California Attorney General Xavier Becerra on Monday announced his office has sued Juul, accusing the San Francisco e-cigarette company of illegally advertising to young people and failing to warn consumers about the potential health risks of using Juul products.
The suit also accuses Juul of failing to verify the age of California consumers and violating the privacy rights of minors by keeping the email addresses of underage buyers who failed age verification on Juul’s website, and using those emails to send them marketing materials.
The complaint was filed in Alameda County Superior Court.
The state jointly filed the suit with Los Angeles District Attorney Jackie Lacey. Becerra said it comes after a 21-month investigation into Juul practices.
The legal age to buy e-cigarettes and other tobacco products in California is 21.
“Juul ran Big Tobacco’s playbook and its plays, and the results were predictable,” Becerra said. “Millions of teens and young Americans now use its products. While Juul profits soared, users became addicted and their health was compromised.”
According to the complaint, Juul failed to check customers’ names and date of birth against government databases, regularly shipped products to fake names and addresses, and sent nicotine “pods” to teens who had made fake warranty claims for replacement pods.
“As a result, children, teens and young adults were able to avoid legal and parental oversight and break the law,” Lacey said.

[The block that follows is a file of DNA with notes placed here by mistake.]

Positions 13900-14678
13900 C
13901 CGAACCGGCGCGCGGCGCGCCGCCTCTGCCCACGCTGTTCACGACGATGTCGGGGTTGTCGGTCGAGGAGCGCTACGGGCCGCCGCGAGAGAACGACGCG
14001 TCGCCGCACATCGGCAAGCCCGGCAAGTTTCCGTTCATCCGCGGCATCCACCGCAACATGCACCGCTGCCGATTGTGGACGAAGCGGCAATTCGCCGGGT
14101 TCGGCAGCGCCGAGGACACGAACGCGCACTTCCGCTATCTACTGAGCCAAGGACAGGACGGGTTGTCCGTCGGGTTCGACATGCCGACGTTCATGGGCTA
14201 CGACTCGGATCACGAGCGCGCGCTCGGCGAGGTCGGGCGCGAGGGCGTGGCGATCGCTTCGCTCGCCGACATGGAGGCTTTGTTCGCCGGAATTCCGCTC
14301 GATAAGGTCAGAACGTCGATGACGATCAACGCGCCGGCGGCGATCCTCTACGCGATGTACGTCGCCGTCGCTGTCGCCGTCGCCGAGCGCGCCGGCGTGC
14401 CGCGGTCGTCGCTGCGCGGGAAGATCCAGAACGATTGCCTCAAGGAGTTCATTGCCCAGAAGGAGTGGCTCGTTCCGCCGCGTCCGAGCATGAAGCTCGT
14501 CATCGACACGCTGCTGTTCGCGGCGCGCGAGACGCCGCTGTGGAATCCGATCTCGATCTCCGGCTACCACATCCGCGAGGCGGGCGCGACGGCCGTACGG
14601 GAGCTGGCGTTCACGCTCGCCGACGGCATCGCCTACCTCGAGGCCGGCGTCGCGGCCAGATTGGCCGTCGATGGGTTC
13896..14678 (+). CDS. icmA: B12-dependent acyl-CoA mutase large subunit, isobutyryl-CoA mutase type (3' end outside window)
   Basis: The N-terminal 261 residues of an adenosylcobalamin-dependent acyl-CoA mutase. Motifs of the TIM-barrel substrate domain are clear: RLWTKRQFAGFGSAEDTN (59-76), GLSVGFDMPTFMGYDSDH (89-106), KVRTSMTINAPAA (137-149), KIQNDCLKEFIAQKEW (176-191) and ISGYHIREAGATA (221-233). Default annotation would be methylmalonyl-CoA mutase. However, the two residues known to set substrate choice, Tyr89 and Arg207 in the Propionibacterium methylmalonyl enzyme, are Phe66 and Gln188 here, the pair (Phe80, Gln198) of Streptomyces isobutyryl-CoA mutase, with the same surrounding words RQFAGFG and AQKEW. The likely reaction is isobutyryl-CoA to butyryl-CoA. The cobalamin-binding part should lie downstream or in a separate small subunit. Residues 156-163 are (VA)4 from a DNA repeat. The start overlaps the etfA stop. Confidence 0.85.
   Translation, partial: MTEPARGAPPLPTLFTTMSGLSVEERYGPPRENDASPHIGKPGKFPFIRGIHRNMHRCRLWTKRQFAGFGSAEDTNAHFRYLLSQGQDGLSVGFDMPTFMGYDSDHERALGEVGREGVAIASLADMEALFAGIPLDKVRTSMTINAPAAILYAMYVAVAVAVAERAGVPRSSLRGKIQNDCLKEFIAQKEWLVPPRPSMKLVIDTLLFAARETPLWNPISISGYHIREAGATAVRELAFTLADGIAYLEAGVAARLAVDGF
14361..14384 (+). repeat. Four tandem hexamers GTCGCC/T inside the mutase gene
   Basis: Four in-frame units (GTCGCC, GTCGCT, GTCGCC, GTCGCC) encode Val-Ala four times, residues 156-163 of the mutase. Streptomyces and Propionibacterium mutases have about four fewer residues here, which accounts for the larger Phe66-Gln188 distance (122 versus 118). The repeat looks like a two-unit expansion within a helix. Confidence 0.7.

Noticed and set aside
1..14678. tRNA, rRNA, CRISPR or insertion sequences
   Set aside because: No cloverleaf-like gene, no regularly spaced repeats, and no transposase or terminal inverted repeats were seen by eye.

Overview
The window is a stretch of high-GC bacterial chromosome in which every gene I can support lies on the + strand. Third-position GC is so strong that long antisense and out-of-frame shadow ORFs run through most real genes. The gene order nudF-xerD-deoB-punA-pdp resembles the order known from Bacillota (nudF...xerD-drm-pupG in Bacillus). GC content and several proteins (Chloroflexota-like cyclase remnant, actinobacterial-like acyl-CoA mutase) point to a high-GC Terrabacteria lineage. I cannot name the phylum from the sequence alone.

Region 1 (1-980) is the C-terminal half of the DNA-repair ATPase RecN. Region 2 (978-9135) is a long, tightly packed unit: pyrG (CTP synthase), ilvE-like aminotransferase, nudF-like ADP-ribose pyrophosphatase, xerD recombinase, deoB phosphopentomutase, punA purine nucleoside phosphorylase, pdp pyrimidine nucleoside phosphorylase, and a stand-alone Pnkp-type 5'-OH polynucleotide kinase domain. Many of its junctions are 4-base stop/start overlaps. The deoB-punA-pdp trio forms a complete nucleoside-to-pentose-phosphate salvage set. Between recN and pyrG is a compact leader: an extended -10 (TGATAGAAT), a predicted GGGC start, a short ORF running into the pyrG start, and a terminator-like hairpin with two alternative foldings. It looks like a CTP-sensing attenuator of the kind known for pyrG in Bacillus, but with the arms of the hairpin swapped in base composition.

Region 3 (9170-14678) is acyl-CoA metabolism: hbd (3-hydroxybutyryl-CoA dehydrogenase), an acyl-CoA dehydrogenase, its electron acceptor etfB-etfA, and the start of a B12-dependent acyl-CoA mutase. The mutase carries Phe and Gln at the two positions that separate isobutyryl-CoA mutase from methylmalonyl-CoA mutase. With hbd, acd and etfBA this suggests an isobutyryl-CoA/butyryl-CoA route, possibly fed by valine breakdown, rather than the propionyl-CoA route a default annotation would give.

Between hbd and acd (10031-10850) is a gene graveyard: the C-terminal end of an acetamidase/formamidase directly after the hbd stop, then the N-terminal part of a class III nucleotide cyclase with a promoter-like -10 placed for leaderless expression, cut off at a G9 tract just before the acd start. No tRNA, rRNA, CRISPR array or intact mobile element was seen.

Juul said: “While we have not yet reviewed the complaint, we remain focused on resetting the vapor category in the U.S. and earning the trust of society by working cooperatively with attorneys general, regulators, public health officials, and other stakeholders to combat underage use and convert adult smokers from combustible cigarettes.”
The company noted that as part of that, it recently stopped selling mint Juul pods in the U.S. and stopped advertising its products on broadcast, print and digital media.
“Our customer base is the world’s 1 billion adult smokers and we do not intend to attract underage users,” the company said.
Becerra’s suit seeks to recover $2,500 per violation from Juul to cover the cost of addiction treatment and public health awareness programs.
Tobacco use costs Californians $13.3 billion each year in health care expenses, $3.5 billion of which is paid for by taxpayers, the suit says.
Becerra joins the attorneys general of North Carolina, Illinois, Massachusetts, Colorado, Connecticut and the District of Columbia, who are also investigating or suing Juul over its youth-marketing tactics.
The scrutiny from the states comes as the White House is softening its stance on e-cigarettes. President Trump is backing away from the idea of banning most flavored vaping products.
Trump announced a proposed ban on flavored e-cigarettes in September, saying he wanted parents to be aware of what a problem vaping had become among teens. He made the announcement in the presence of first lady Melania Trump, who does not believe e-cigarettes should be available to children.
But two White House and campaign officials say Trump has since grown reluctant to move forward after becoming convinced that such a step could alienate voters he needs for re-election who would be financially or otherwise affected by such a ban.
The officials were not authorized to speak publicly about private conversations.
Lobbyists, conservative groups and Republican lawmakers have also warned Trump that a vaping crackdown could cost him with voters.
Juul hired former White House spokesman Josh Raffel, who worked closely with presidential advisers Jared Kushner and Ivanka Trump, in 2018 and has added lobbyists with administration ties in recent months, according to Politico.
Catherine Ho/San Francisco Chronicle